Board Communication About the CDD
Community Development District (CDD)
Colonial Country Club CDD is a local special purpose government entity authorized by Chapter 190 of the Florida State Statutes and established by the City of Fort Myers on December 2, 2002. Its purpose was to plan, construct, operate, and maintain our community-wide infrastructure. Our developer, Pulte Home Corporation, took out a 30-year bond in 2003 to cover the costs. It was re-financed in 2013 to take advantage of a lower interest rate, and your CDD annual assessment on your property tax bill was reduced. The bond will be paid off in 2033 leaving an Operations and Maintenance fee, currently at $269.27.
- The Colonial Country Club community covers 1699 homes.
- The Whispering Palms community covers 80 homes.
- Total 1779 units.
CDD maintains public infrastructure such as the storm management system which includes:
- 37 lakes, 160 acres of Preserve with a total of 750 acres
- Lakes and Preserves
They are meant to be a storage/retention area for rainwater and storm drain overflow. All water from our storm drains ends up in our lakes. The accumulation of rainwater is funneled to 3 exit points.
- Two exit points into our preserves.
- The third exits into the Gateway Canal that separates us from Treeline Elementary School. Then it flows under I-75 and into the Six Mile Slough.
The lake system is also designed to improve stormwater quality, as impurities are allowed to settle out, be absorbed by aquatic plants, or broken down by natural bacteria.
What are those weeds in the lakes?
They are called littoral shelf plants, or just “littorals,” and they surround our lakes. They are planted five feet below the normal level on a specially designed shelf. This is a standard procedure in the State of Florida. The variety that was planted by our developer (Pulte) is called Spike Rush. Its primary purpose is to prevent lake bank erosion, both from the wave action of the water and the rainwater flowing from our homes. Erosion to our lake banks can cause serious problems around the slab of the building facing the lake.
Over the years, your CDD Board has also used a geo-tube method of erosion control to prevent bank erosion. You may have seen workers placing base tubes filled with sand from the lakes, along with another fill tube that serves as a basis to lay sod along the shoreline. This is an ongoing effort to protect our shoreline where homes exist.
Your CDD Board also plants other types of littorals such as Pickerelweed, Golden Cana, and Blue Flag Iris. The littoral zone also provides food and habitat for aquatic animals and birds.
Why do we have algae?
Plants have a natural living and dying cycle. When plants die, they create ideal conditions for algae, though the algae in our stormwater ponds is NOT Bluegreen Algae or Red Tide. Spike Rush is a perennial which grows and dies a number of times throughout the year. In the summer, lake temperatures can reach over 100 degrees Fahrenheit, and this accelerates the dying off. Fertilizers used on the lawns wash into the lakes and break down the plant life. Also, something that someone pours down the storm drains, soap, paint, other chemicals etc., can add to the problem.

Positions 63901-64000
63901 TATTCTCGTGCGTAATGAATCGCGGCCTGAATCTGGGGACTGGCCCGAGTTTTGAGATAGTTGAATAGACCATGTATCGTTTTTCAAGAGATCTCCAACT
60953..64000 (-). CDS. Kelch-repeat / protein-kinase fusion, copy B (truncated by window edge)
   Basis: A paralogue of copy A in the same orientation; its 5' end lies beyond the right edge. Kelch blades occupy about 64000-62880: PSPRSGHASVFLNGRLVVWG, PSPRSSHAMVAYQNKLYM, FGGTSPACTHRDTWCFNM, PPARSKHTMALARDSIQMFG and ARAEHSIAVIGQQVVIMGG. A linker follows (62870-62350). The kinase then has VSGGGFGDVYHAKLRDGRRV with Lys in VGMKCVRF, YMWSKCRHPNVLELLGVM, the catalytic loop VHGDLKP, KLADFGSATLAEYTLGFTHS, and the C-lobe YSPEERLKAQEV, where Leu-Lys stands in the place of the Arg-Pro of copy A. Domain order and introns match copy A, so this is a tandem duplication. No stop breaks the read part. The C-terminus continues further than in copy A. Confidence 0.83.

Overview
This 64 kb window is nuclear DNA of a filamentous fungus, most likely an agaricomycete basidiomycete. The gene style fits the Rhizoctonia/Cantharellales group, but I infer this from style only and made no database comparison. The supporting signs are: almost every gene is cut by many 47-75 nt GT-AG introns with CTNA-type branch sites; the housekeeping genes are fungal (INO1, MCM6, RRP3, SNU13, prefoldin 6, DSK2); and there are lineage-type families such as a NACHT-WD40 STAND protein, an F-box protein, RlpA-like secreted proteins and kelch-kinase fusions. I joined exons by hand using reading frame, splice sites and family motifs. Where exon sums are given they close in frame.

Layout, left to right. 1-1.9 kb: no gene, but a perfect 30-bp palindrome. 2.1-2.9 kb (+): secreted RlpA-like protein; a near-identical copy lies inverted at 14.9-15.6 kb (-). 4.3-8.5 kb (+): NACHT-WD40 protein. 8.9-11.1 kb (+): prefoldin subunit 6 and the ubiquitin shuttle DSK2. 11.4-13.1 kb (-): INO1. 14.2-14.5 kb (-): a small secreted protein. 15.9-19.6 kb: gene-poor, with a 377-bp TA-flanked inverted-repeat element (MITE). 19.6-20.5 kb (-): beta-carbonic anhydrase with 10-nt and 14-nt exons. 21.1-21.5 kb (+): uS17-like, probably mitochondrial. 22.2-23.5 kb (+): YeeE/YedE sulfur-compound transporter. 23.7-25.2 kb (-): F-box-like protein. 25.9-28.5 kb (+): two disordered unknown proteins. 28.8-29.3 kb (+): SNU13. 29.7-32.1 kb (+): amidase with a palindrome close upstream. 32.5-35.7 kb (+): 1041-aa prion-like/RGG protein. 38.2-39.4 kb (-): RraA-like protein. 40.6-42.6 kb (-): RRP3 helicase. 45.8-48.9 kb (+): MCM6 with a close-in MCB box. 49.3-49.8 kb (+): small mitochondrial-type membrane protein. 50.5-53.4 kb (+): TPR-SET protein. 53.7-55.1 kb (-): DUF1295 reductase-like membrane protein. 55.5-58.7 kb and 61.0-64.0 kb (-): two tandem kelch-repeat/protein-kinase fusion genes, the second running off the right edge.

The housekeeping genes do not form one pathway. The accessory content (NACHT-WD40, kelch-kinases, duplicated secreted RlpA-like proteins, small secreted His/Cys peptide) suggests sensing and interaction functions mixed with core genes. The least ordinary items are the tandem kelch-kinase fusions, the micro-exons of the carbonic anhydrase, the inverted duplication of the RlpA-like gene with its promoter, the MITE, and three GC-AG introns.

The savior to seeing less algae is rainfall and cooler lake temperatures. Summer rains cool the lakes and force the dead plant-life to the bottom of the lake. Your CDD Board will also consult their lake management contractor to take additional action if the algae growth becomes out of hand.
What else does your CDD maintain?
- Lake Inspections: the contractors may treat exotic plant life such as Torpedo Grass, Cattails, Alligator Weed, Dog Fennel, Climbing Hemp Weed, Spatterdock and Lily Pads.
- Lake Aerators: add oxygen to the water and create churn that helps decrease algae growth.
- Fountains: to beautify the community.
- Fish: a variety are periodically added to the lakes to help control pests by eating larvae.
- Two Butterfly Gardens: a bench, specific butterfly attracting plantings, butterfly signs, wildflowers.
- Boardwalk in the Preserve: two 16-foot square observation areas with a total of 2.89 miles of mixed trails.
- Preserve Maintenance: treatments quarterly and semi-annually to remove exotic and invasive species as required by the environmental resources permit.
- Perimeter Fencing: for community security.
- Stormwater Drains: periodic inspection and cleaning of catch basins, outfall structures, and interconnect pipes (last cleaned in September 2023).
Questions or concerns for your CDD Board Supervisors may be directed to:
Calvin Teague, Premier District Manager, email@example.com (239)-690-7100 ext. 101
For more information go to the Colonial Country Club Website and click on Club and Community Services, then Community Development District or go to colonialcdd.com. (10/2023)